Reconnecting Practicing Hygienists with the Nation's Leading Educators and Researchers.

The Third Molar Extraction Conundrum

With a lack of evidence demonstrating the need to extract asymptomatic third molars, this decision must consider patient preference, clinical expertise, and mitigating factors.

Despite the risks associated with surgical dental procedures, an abundance of healthy, asymptomatic third molars (wisdom teeth) are extracted each year. Evidence that supports the routine prophylactic extraction of wisdom teeth is surprisingly sparse. However, according to the American Association of Oral and Maxillofacial Surgeons, about 85% of third molars ultimately require removal because of tooth crowding, decay, impaction, or pain.1 The relationship between wisdom teeth and the crowding of the mandibular anterior teeth continues to be controversial. While it seems plausible that a wisdom tooth leaning toward the second molar may initiate movement and crowding, there is little evidence that this is, in fact, the case.

Wisdom teeth are the last to erupt and commonly do so between the ages of 17 and 25. They do not completely erupt due to myriad reasons, such as insufficient room to grow in the jaw, normal functional position for eruption is not possible, or completion of root growth is fully ingrained. These scenarios may occur due to inadequate space in the jaw, obstruction by another tooth, or development in an abnormal position. Impaction of wisdom teeth occurs most frequently in the mandible and may lead to caries, periodontal diseases, and external root resorption.2,3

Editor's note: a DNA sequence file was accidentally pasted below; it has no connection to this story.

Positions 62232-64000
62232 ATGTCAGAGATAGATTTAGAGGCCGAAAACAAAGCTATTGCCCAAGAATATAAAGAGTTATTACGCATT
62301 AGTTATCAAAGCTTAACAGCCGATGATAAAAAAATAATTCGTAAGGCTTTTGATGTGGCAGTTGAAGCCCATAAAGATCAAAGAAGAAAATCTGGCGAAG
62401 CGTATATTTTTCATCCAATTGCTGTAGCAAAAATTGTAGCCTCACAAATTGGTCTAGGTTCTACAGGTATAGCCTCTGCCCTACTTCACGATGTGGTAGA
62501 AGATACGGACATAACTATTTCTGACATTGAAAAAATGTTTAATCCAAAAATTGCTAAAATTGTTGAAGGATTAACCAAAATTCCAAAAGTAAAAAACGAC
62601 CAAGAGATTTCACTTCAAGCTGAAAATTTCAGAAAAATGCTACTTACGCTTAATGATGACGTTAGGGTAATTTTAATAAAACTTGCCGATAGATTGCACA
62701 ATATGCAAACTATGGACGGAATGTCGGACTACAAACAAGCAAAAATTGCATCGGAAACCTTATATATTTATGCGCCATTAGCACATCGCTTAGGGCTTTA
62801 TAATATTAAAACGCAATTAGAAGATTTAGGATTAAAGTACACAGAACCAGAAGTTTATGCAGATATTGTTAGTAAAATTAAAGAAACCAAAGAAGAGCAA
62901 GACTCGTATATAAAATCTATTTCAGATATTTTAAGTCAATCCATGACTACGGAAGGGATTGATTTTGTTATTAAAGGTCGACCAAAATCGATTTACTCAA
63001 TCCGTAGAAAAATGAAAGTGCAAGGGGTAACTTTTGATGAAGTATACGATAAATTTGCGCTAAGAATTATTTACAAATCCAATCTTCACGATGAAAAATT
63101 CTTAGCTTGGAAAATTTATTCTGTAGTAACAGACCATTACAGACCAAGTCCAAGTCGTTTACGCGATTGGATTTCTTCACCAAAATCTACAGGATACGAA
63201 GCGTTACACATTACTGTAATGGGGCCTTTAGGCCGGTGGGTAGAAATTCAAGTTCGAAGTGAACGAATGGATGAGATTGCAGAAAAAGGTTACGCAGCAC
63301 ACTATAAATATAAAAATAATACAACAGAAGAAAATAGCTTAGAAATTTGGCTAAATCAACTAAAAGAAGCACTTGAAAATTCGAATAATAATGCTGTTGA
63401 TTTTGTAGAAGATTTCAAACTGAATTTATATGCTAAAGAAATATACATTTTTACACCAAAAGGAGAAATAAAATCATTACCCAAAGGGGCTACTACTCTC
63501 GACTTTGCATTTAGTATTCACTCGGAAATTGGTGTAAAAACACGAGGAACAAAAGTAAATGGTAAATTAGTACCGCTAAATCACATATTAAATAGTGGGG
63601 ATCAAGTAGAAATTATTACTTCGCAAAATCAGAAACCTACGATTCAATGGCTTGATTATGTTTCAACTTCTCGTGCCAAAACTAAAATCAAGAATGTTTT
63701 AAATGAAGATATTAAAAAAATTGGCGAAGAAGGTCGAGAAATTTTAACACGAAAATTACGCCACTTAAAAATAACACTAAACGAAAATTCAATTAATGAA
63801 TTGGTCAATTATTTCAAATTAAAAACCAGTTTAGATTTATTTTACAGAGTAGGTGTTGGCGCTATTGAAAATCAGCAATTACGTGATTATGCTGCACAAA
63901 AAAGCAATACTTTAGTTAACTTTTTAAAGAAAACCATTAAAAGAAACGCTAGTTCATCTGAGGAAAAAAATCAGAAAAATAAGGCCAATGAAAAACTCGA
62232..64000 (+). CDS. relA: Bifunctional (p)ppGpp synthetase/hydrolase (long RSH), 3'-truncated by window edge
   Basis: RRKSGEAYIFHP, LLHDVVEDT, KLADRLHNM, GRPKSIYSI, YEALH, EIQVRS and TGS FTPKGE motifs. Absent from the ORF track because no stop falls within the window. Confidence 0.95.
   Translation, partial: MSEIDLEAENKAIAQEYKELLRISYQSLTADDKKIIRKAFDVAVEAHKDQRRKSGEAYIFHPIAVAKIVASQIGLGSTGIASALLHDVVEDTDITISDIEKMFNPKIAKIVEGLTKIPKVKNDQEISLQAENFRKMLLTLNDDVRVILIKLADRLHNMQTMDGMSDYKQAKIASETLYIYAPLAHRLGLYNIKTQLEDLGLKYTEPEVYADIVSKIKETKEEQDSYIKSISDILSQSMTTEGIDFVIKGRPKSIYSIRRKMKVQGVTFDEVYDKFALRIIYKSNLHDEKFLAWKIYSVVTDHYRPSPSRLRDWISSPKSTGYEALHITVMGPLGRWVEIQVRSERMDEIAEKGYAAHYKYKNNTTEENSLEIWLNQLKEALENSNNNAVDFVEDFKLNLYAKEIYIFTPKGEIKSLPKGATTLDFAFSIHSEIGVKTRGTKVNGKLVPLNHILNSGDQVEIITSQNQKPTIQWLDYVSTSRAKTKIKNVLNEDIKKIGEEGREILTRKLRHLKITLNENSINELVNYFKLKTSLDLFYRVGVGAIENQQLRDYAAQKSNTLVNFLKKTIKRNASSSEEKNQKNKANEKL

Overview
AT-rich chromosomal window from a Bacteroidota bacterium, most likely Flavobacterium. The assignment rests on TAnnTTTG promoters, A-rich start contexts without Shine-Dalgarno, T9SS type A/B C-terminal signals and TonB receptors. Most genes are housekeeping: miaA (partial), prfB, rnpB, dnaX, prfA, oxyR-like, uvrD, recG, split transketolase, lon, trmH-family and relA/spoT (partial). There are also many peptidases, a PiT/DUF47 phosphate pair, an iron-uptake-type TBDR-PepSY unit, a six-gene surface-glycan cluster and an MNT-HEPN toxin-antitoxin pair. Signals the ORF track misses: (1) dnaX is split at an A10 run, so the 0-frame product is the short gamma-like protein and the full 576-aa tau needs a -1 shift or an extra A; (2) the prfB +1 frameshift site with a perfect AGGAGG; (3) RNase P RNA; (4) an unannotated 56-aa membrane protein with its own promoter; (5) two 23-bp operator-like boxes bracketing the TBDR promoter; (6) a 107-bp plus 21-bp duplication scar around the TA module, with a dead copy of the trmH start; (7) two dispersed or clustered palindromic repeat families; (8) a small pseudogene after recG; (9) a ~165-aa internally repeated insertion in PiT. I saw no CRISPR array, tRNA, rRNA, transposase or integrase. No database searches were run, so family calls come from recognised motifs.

Eruption of third molars is determined by the following:4

  • Angle at which the tooth sits
  • Stage of root formation
  • Extent of impaction
  • Room for eruption
  • Size of the third molar itself

Patients often experience no pain or discomfort from impacted third molars. In these cases, the third molar is noted as trouble-free or asymptomatic.Nevertheless, according to the American Dental Association, the third molars may begin to form obliquely and erupt partially or remain completely captured under the gingiva and bone.5 The presence of these third molars may cause the following complications:5–10

  • Pain/discomfort
  • Edematous, erythematous, tender and bleeding gingiva
  • Inflammation around the jaw
  • Oral malodor